Lesson 4-solids-i

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Lesson 4-solids-i

  1. 1. PROJECTIONS OF SOLIDS Part I Prof.T.JEYAPOOVAN Department of Mechanical Engineering Hindustan Institute of Technology and Science Chennai-603103, India www.EGlive.in
  2. 2. SOLIDS • A SOLID is a 3 dimensional object having length, breadth and height. Commonly used solids are shown below. Tetrahedron Cube www.EGlive.in Octahedron
  3. 3. SOLIDS Square prism Rectangular prism www.EGlive.in
  4. 4. SOLIDS Triangular prism Pentagonal prism www.EGlive.in Hexagonal prism
  5. 5. SOLIDS Square pyramid Rectangular pyramid www.EGlive.in
  6. 6. SOLIDS Triangular pyramid Pentagonal pyramid www.EGlive.in Hexagonal pyramid
  7. 7. SOLIDS Cylinder Cone www.EGlive.in Sphere
  8. 8. Understanding Projections of Solid • Any one of the solids given above is kept in first quadrant to draw its projections (TV, FV etc.). • There are six different positions in which a solid can be placed with reference to its axis and reference planes (VP & HP). • Your ability to visualize the solid and imagining the correct position is necessary to understand and draw the projections of the solid. www.EGlive.in
  9. 9. Projections of a Solid kept with its axis perpendicular to HP and parallel to VP • Consider a square prism having its axis perpendicular to HP and parallel to VP. • Top view is a square, note that the top and bottom bases are coinciding. • Front view is a rectangle with visible and hidden longer edges of the prism. www.EGlive.in
  10. 10. Projections of a Solid kept with its axis perpendicular to VP and parallel to HP • Consider a square prism having its axis perpendicular to VP and parallel to HP. • Front view is a square, note that the front and rear bases are coinciding. • Top view is a rectangle with visible and hidden longer edges of the prism. www.EGlive.in
  11. 11. Projections of a Solid kept with its axis parallel to both HP and VP • Consider a square prism having its axis parallel to both HP and VP. • Side view is a square, note that the left and right bases are coinciding. • Top view is a rectangle with visible and hidden longer edges of the prism. • Front view is also a rectangle with visible and hidden longer edges of the prism. www.EGlive.in
  12. 12. Example 1: A rectangular prism of base sides 40 × 20 mm and axis length 60 mm is resting on HP on one of its bases, with a longer base side inclined at 35° to VP. Draw its projections. • Step: when the axis of the solid is perpendicular to HP and parallel to VP, Draw the TV and project the FV. • Draw the TV which is rectangle with a side inclined at 35º to XY. • Project and get the FV as a rectangle showing the visible and hidden edges. • Note that hidden edges are shown in dashed lines. www.EGlive.in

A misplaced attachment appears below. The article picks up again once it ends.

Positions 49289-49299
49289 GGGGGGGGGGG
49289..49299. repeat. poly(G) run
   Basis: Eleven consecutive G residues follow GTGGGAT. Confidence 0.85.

13. 13. Example 2: A hexagonal prism of base side 30 mm and axis length 60 mm is resting on HP on one of its rectangular faces with its axis perpendicular to VP. Draw its projections. • Step: when the solid axis is perpendicular to VP and parallel to HP, Draw the FV and project the TV. • Draw the FV which is a hexagon with a side on XY. • Project and get the TV as a rectangle showing visible and hidden edges. • Note: When a visible edge coincides with a hidden edge, only the visible edge is drawn. www.EGlive.in
  14. 14. Example 3: A triangular prism of base side 35 mm and axis length 60 mm has one of its rectangular faces parallel to and 20 mm above HP. Draw its projections when the longer edges are parallel to VP. • Step: when the axis of the solid is parallel to both HP and VP, Draw the Side view and project TV and FV. • Draw the left side view (LSV) which is a triangle with a side parallel to XY. • Project the TV which is a rectangle. • Project the FV which is also a rectangle. www.EGlive.in
  15. 15. Tips to draw visible and hidden edges • Read the given problem carefully and understand the FV and TV in that position and follow the steps as given against each position. • Draw one of the views and project the other view. • All boundary edges in any view are always visible. • Edges in upper half of a solid, i.e. above axis in front view, is always visible in top view. Other edges are drawn in dashed lines. • Edges in front half of a solid, i.e. in front of axis in top view, is always visible in front view. Other edges are drawn in dashed lines. www.EGlive.in
  16. 16. REFERENCE BOOKS 1. Jeyapoovan T, “Lesson Plans for Engineering Graphics”, 2010, Vikas Publishing House Pvt Ltd, New Delhi. 2. Jeyapoovan T, “Engineering Drawing and Graphics”, 2011, Vikas Publishing House Pvt Ltd, New Delhi. www.EGlive.in
  17. 17. End of Lesson 4 Thank You www.EGlive.in

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